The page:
Don’t know what to make of the news that U.S. driving rates have dropped for the ninth year in a row? Looking for guidance about whether your state or city should be wantonly expanding roads or investing in transit, biking, and walking? The road lobby thinks you should turn to them for independent, unbiased analysis of these trends. Never fear, the road lobby says: Americans are driving more than ever. Pay no attention to the man behind the curtain. More lanes for everybody!
That’s the word from the American Road & Transportation Builders Association, which issued a memo Friday [PDF] to Congressional aides clarifying some “false claims” about transportation trends.
In virtually every recent congressional hearing and many media reports about federal transportation policy, the false claim that “Americans are driving less” emerges in some capacity. Federal Highway Administration (FHWA) data show U.S. vehicle miles traveled (VMT) increased 0.3 percent in 2012 and 0.6 percent in 2013. The upward trend is anticipated to continue well into the future as the nation’s economy and population continues to grow. This factual disconnect confuses discussions about the relative viability of various means to stabilize the Highway Trust Fund and support future federal highway and public transportation investments. The reality is that American driving trends are driven largely by macro-economic forces, not agenda-seizing assertions about shifts in societal behavior.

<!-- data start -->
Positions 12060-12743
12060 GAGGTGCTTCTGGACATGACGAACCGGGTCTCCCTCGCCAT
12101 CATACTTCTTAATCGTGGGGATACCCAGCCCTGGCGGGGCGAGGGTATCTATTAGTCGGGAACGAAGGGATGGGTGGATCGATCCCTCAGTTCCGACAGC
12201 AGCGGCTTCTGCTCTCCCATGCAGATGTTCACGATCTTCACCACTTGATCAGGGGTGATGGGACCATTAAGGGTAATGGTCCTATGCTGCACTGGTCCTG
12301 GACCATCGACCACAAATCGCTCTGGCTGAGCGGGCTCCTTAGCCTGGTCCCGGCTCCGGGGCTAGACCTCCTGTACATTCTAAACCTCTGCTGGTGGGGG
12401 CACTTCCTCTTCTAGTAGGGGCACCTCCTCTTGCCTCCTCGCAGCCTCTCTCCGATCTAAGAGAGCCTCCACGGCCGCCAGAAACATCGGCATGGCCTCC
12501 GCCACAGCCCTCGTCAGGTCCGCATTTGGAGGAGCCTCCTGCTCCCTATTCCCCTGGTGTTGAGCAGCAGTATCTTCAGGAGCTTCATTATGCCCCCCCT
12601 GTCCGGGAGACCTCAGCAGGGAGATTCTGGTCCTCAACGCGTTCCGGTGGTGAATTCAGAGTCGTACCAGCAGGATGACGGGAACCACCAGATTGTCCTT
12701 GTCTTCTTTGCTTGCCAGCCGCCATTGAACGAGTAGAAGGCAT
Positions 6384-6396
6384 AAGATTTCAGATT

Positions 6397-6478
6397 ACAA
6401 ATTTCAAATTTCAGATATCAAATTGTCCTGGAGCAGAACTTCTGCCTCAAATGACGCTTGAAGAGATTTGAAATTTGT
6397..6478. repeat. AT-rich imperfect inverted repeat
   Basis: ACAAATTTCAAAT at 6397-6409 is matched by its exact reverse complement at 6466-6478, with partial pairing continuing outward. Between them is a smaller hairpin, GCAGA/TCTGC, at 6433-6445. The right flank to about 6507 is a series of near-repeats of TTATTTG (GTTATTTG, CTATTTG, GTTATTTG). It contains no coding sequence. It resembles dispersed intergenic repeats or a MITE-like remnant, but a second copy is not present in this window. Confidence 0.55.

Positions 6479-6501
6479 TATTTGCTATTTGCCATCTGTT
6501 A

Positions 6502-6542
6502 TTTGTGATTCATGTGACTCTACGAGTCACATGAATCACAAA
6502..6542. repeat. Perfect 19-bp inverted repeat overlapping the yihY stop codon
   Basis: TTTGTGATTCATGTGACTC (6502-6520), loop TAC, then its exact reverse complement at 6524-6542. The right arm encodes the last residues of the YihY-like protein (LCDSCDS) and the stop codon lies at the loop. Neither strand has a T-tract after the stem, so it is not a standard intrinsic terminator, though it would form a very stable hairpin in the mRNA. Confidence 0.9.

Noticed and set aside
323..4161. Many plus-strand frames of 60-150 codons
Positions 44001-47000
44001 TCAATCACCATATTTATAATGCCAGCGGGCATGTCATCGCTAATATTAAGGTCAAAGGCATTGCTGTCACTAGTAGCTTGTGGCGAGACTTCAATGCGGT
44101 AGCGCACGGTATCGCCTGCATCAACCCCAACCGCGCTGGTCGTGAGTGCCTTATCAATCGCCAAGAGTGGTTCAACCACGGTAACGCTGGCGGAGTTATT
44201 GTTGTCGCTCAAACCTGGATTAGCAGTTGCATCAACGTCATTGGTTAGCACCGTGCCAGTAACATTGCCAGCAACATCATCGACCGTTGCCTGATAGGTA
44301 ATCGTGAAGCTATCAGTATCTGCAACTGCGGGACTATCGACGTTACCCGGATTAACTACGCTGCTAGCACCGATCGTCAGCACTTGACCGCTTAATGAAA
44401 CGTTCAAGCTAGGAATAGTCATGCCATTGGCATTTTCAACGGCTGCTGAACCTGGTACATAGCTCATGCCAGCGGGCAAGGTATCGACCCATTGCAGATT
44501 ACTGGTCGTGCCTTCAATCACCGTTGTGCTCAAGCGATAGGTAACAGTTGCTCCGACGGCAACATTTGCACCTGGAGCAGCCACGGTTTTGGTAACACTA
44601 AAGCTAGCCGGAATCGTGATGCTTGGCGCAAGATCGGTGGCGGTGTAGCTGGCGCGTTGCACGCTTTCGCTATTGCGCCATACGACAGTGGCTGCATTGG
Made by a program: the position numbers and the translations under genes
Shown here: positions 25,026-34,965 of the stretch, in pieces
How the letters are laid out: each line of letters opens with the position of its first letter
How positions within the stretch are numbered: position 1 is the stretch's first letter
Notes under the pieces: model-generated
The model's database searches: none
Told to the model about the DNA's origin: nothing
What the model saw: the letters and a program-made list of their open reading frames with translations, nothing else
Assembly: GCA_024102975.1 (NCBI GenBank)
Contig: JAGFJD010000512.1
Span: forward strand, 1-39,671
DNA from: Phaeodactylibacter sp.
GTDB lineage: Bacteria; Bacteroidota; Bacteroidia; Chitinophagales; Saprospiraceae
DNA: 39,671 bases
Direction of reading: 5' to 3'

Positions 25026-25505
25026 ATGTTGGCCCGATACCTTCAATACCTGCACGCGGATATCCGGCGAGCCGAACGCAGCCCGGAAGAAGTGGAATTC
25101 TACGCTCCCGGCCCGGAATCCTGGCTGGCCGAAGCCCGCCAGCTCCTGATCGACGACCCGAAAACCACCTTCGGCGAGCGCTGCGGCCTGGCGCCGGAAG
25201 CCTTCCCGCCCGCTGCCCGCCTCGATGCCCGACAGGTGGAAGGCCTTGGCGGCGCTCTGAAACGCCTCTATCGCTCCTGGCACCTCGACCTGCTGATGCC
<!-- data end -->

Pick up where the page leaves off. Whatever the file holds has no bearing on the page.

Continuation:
Take that, agenda seizers! See, VMT is increasing — albeit slower than the population, and slower than transit ridership. Drivers have already made up a third of the miles “lost” since the recession (and surely they’ll make up the rest any day now). The last 70 months of stagnant driving is nothing but a blip. Right?
Actually, if you look at per capita driving, it’s been 102 months of solid decline now.
The road lobby wants to convince Congress that driving will start growing steadily again. State DOTs have been making the same prediction for years, and they’ve been wrong every time:
Though ARTBA charges that “the reported VMT decline between 2007 and 2011 has been seized by those whose aim is to push for federal policy that prioritizes non-automobile forms of transportation,” the organization is unabashedly pushing for antiquated and unsustainable policies that entrench automobile dependence and relentless roadway expansion:
Each year, the U.S. population grows just under three million, and the number of licensed drivers grows two million. With each driver in the U.S. averaging just under 12,000 miles per year, population growth alone will drive VMT up about 25 billion miles per year.
Sure, in the nineties, there were years in which VMT grew by up to 87 billion miles. Even as recently as 2005, driving spiked 72 billion miles over the course of a single year. But no longer. Total driving has dropped an average of 3.6 billion miles a year for the last eight years.
No one knows exactly what will happen in the future. But when the current shift away from driving offers the potential to unlock a healthier and more sustainable future, with expanded transportation options and all the benefits of reducing automobile dependence, why would we follow ARTBA’s prescription and bet the bank on outdated modes?